Top Stories

Hope for ALS patients? Discovery of a gene's function offers clues

Sub-title: 
“This is an extremely important finding"
Author: 
Katie Babcock and Heidi Singer

U of T researchers have found a missing link that helps to explain how ALS, one of the world’s most feared diseases, paralyses and ultimately kills its victims.

The breakthrough is helping them trace a path to a treatment or even a cure.

“ALS research has been taking baby steps for decades, but this has recently started changing to giant leaps,” said Karim Mekhail, an assistant professor in the Faculty of Medicine’s Department of Laboratory Medicine & Pathobiology. 

Earlier Stone Age artifacts found in Northern Cape of South Africa

Excavations at an archaeological site at Kathu in the Northern Cape province of South Africa have produced tens of thousands of Earlier Stone Age artifacts, including hand axes and other tools.

These discoveries were made by archaeologists from the University of Cape Town (UCT), South Africa and the University of Toronto (U of T), in collaboration with the McGregor Museum in Kimberley, South Africa.

News from Jupiter-like planets: it's drier than we thought

Sub-title: 
"These results challenge our current understanding of planet formation"
Author: 
Chris Sasaki

A team of astronomers has made the most precise measurements yet of water vapour in the atmospheres of Jupiter-like planets beyond our Solar System and found them to be much drier worlds than expected.

The team, including Nicolas Crouzet of the Dunlap Institute for Astronomy & Astrophysics, University of Toronto, has found that the abundance of atmospheric water vapour is between ten and a thousand times less than what models predict.

Malaysian Airlines Flight MH17: examining the evidence

Sub-title: 
What the experts can learn from human remains, aircraft debris
Author: 
Jelena Damjanovic

Nearly a week after the Malaysian Airlines flight MH17 was destroyed over Ukraine, questions abound over what exactly happened.

Writer Jelena Damjanovic spoke to professors Tracy Rogers and Doug Perovic about the procedures − and the challenges − of gathering scientific evidence and performing analysis to determine the causes of such tragedies.

In Memoriam: remembering the First World War at U of T

Sub-title: 
Archivist Harold Averill on the war that changed the world
Author: 
Jelena Damjanovic

They called it The Great War. The War to End All Wars. A conflict that killed, wounded and maimed millions of soldiers and civilians, destroying empires, transforming the world’s political and economic structures and spreading heartbreak and loss from the tiniest of Canadian villages to the most powerful cities on earth.   

Lab-on-chip technology developed by U of T brothers draws researchers from around the world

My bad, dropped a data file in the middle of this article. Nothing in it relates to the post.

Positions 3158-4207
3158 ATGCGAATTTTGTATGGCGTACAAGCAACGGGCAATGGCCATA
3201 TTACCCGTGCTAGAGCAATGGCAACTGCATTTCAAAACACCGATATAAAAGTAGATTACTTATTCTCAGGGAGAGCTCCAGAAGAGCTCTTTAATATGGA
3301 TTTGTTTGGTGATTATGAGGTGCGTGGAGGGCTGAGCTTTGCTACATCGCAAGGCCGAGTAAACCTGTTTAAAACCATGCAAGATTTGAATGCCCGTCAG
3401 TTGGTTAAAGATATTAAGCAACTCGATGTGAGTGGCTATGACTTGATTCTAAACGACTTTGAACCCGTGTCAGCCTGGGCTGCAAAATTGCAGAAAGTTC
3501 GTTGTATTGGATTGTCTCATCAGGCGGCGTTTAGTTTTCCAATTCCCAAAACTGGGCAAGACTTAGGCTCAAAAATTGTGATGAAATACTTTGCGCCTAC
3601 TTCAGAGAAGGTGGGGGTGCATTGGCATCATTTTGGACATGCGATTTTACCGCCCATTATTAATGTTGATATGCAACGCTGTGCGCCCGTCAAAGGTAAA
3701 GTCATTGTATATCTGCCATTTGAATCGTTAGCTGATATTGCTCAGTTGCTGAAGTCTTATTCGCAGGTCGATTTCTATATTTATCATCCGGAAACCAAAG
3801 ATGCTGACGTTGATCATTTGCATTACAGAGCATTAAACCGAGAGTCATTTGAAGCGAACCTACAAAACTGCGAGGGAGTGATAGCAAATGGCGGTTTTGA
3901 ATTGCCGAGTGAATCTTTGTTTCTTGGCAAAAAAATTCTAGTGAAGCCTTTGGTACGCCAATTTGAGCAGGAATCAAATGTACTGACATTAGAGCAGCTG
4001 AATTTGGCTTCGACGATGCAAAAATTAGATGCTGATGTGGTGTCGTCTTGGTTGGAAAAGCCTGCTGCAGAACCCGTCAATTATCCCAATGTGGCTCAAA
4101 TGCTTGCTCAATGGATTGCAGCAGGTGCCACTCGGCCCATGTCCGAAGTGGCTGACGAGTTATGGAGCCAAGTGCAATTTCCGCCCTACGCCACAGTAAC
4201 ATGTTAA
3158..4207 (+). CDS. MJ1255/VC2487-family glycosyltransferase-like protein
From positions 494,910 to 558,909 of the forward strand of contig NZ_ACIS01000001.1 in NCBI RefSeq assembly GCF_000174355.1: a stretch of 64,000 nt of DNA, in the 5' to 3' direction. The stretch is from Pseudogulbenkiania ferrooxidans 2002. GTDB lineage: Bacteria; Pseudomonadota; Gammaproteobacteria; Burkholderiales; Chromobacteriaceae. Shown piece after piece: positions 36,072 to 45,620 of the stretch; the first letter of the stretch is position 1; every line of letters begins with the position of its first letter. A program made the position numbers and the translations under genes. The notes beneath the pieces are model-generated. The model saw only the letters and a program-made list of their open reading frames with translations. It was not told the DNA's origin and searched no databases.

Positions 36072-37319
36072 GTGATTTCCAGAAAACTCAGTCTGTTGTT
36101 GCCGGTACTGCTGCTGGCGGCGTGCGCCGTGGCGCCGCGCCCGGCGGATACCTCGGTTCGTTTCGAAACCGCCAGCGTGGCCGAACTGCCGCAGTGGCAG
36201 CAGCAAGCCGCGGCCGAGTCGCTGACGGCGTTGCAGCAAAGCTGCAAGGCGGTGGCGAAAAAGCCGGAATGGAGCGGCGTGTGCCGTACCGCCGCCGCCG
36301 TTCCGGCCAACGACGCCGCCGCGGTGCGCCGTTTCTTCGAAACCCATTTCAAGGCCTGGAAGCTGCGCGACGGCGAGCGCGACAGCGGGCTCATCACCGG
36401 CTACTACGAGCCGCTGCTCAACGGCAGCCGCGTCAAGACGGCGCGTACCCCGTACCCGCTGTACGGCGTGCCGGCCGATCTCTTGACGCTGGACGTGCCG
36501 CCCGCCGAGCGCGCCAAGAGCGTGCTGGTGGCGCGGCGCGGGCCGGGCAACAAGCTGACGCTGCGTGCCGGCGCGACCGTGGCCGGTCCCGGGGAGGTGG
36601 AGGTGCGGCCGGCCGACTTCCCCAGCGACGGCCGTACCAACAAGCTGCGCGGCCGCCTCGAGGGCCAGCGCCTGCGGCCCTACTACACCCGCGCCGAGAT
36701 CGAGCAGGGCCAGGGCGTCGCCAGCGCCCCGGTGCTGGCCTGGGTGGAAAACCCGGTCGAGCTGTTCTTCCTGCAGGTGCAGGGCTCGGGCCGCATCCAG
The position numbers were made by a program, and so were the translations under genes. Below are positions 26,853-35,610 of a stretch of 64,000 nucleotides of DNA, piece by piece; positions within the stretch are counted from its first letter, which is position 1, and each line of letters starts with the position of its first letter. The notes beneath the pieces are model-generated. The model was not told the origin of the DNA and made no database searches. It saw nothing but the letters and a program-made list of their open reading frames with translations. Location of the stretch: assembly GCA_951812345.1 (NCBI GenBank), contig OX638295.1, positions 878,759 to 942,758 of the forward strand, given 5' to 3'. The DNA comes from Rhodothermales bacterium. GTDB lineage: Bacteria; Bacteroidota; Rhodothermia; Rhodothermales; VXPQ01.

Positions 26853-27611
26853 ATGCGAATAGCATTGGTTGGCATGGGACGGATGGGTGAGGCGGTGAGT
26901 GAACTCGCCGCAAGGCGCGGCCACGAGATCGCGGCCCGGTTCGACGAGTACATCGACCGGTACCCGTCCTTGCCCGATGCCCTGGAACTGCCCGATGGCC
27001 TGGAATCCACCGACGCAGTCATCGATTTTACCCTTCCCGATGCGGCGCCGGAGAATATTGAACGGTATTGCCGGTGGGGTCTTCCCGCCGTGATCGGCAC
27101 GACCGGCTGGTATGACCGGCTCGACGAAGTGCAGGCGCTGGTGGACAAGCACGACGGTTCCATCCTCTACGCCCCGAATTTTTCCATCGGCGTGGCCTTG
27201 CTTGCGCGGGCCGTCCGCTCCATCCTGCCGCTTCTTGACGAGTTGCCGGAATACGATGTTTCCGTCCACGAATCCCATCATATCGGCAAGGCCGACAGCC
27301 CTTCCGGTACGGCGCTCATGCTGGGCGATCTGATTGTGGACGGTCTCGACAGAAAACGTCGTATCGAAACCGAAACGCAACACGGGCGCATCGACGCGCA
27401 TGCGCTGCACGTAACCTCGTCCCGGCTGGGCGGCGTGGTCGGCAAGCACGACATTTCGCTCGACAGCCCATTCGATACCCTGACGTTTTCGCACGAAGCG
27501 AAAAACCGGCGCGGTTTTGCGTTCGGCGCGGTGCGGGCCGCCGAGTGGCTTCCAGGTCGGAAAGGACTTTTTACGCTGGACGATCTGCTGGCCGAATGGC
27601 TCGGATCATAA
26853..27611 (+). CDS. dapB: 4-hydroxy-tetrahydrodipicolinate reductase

Sub-title: 
Dropbot created by grad students Ryan and Christian Fobel
Author: 
Sean Bettam

The opportunity to learn about a revolutionary technology that could significantly advance microfluidics research brought scientists from Brazil, England, Taiwan and elsewhere to Aaron Wheeler’s chemistry laboratory recently.

They came to learn how to use DropBot, a technology that bolsters microfluidics by adding a digital component.

Low-carb diet cuts risk of colon cancer

Sub-title: 
But study finds no evidence inflammation plays a role
Author: 
Jim Oldfield

Researchers at the University of Toronto have found that gut bacteria drive a common form of colon cancer, and that a low-carbohydrate diet can prevent the disease.

The researchers found that microbes in the intestine convert carbohydrates into metabolites that spur cancer growth. A low-carbohydrate diet shut down this process and led to a 75 per cent reduction in cancer incidence.

Rude a #1 Billboard hit for MAGIC! man Mark Pellizzer

Sub-title: 
Alumnus talks about performing on Tonight Show with Jimmy Fallon, playing with Usher
Author: 
Tyler Greenleaf

For Faculty of Music graduate and MAGIC! guitarist Mark Pellizzer there are no tricks to writing a Billboard #1 hit single – just hard work, an ear for a musical hook, and persistence.

Everyone says sitting is the new smoking. How dangerous is it really?

Sub-title: 
"it's possible that employers could be held accountable in the future"
Author: 
Jenny Hall

Study after study has highlighted the dangers of a sedentary lifestyle that includes extended periods of sitting, and the catchphrase “sitting is the new smoking” has gained traction in the media and in popular consciousness.

Cerebral palsy rates higher among children with Canadian-born mothers

Sub-title: 
Lower rates for children of mothers who immigrated to Ontario
Author: 
Leslie Shepherd

Babies born to mothers who immigrated to Ontario from other countries have significantly lower rates of cerebral palsy than those of Canadian-born mothers, especially those from the Caribbean and East Asia, new research has found.

“Predicting who is at highest risk of having a child with CP remains an international priority,” said lead author Dr. Joel Ray, who notes that CP rates have not declined much over the last decade.

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